12/17/2012 4:15 PM ET|
How to address your student debts
While paying down debt is never completely painless, there are ways to significantly reduce the burden of paying back your education loans.
When it comes accruing massive debts, student loans are among the biggest culprits. Student loan debt recently surpassed credit card debt in America. So what can you do if you find yourself under a mountain of education debt?
Here are a few ways to dig yourself out:
Get a clear understanding of your student loan burden
The most important number, of course, is the total debt you owe. Beyond that, though, you also need to understand which types of loans you have. There are three main types of student loans:
- Direct government loans: These are ones you borrow from the federal government itself, and they tend to have lower interest rates than private loans do. They also are sometimes subsidized, which means that the government pays your interest as long as you remain enrolled or during a grace period when you are out of school.
- Government-backed loans: Since June 30, 2010, these loans are no longer being issued. But many borrowers still owe on these. Like private loans, government-backed loans are borrowed from a private company. Unlike private loans, though, they are backed by the federal government, which means that if you default, the government will reimburse the lender. (Because of that guarantee, these loans have lower interest rates than private loans do.)
- Private loans: Loans borrowed from a private lender without government backing.
To find out which of these types of student loans you have, try using the National Student Loan Data System, which has information on all education loans. You should be able to find any loans you owe on, along with information about what types of loans they are.
Research federal programs
If you have federal student loans (and most student borrowers do), you need to be aware of some crucial government programs that can help you out. One is the Public Service Loan Forgiveness program, and anyone who works in a qualifying government or nonprofit job is eligible to apply. Under this program, if you make 120 on-time monthly payments you can have the remainder of your student loan balance forgiven. You need only make payments for 10 years and your remaining debt is erased.
The Income-Based Repayment Plan also helps many student loan borrowers. It allows you to pay lower monthly payments based on your net income. For most students accepted into the Income-Based Repayment Plan, payments are set no higher than 15% of monthly disposable income.
Make a payoff plan
The absolute key to paying off your student loans is to make a realistic and concrete plan for how you will pay them off, month by month. The first step is to decide how much money you can allocate each month to your student loan payments. This number will be different for each person, but it's important that you settle on a number that makes sense for you.
If you pick a number that's too low, it will take you longer to pay off your loans. But if you pick a number that is too high, you won't be able to stick with your plan. So think about it carefully, and use your budget to determine what makes sense for you.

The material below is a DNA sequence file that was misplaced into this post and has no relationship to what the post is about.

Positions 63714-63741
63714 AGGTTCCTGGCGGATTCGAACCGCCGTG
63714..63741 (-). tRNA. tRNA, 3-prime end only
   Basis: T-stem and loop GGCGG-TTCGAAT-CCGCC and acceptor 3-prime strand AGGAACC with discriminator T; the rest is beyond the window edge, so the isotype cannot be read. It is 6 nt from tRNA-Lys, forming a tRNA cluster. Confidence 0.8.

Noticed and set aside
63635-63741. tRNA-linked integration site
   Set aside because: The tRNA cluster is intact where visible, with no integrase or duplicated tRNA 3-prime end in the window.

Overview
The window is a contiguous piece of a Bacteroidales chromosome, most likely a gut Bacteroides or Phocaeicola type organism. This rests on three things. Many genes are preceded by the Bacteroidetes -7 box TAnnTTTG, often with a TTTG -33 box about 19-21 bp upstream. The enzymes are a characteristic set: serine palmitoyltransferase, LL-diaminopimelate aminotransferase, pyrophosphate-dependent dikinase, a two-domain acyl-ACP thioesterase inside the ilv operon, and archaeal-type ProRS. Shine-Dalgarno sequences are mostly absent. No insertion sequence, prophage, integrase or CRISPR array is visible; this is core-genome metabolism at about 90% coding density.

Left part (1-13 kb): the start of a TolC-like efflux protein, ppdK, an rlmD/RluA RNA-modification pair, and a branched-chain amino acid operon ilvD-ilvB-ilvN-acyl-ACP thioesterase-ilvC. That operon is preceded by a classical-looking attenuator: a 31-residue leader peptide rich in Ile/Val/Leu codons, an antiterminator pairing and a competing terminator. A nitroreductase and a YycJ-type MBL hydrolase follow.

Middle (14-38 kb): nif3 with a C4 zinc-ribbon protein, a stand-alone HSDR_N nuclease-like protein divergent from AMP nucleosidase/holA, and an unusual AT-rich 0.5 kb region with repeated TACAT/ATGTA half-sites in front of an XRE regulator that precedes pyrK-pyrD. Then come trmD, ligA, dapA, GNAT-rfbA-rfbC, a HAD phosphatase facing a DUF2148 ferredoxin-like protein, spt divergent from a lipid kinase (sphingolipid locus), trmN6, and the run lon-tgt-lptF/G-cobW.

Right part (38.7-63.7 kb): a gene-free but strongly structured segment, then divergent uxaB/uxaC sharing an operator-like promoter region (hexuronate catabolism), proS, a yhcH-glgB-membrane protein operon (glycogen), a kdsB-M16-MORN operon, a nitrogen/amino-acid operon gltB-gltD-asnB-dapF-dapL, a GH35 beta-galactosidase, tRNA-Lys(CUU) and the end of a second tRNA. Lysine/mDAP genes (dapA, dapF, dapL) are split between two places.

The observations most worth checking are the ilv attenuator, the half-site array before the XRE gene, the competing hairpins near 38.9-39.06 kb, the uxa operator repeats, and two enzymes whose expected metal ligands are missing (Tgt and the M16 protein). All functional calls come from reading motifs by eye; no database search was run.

Once you have determined that number, decide how to divvy up the money on each of your student loan payments. You have to make the minimum payments, of course, but it's a good idea to put any extra money toward the loan with the highest interest rate.
Don't ignore the problem, even if you can't pay
The worst thing you can possibly do is simply ignore your student loans and not make any payments. If your lender doesn't receive payments from you as specified in the terms of your loan, it will first declare you delinquent and then, after about 270 days, it will consider you to be in default.
Once you're in default, a lot of things happen:
- Your loans become due and payable immediately. So instead of owing a monthly amount, you owe the entire balance.
- Your credit scores will take a big hit.
- Your federal and state income tax refunds could be withheld.
- If the debts you have defaulted on are federal loans, the government can sometimes garnish your wages.
Hopefully, you'll never get to the point where you can't pay your student loans. If you stay diligent, keep yourself informed and continue making payments every month, you will eventually become debt-free -- and it may happen faster than you realize.
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Our kids shouldn't have school debt! when our leaders kids get a free ride
they are Rich!There the ones that have the money to paid it.
As a professional teacher with a special Masters degree, which was free, I am scratching my head trying o understand the point of this article. Complete nonsense.
what student debt? OBama's big govt took over student loans from all the banks! it's all suppose to be fixed right? like the economy?
he gave all that stimulus money and bailouts to his friends family and big unions! OBAMA IS A BIG LIBERAL SOCIALIST!
How about this for a new twist, work at a JOB while in college to pay some bills. I did in the 60's and my children did when they were in college in the 80's. My son worked the midnight to 7:00 shift at UPS and paid for a good portion of his schools tuition. So to you lazy **** kids in college get a job, you have no work ethic at all
It was fine when i started (Gov backed banks) but now Gov controls all... (or soon will)
Hillary will promise to pay off the college debt in her election campaign in 4 years. Keep borrowing money you can't repay. Liberals will figure out a way to take money from the working folks to pay for your debt. Seriously.
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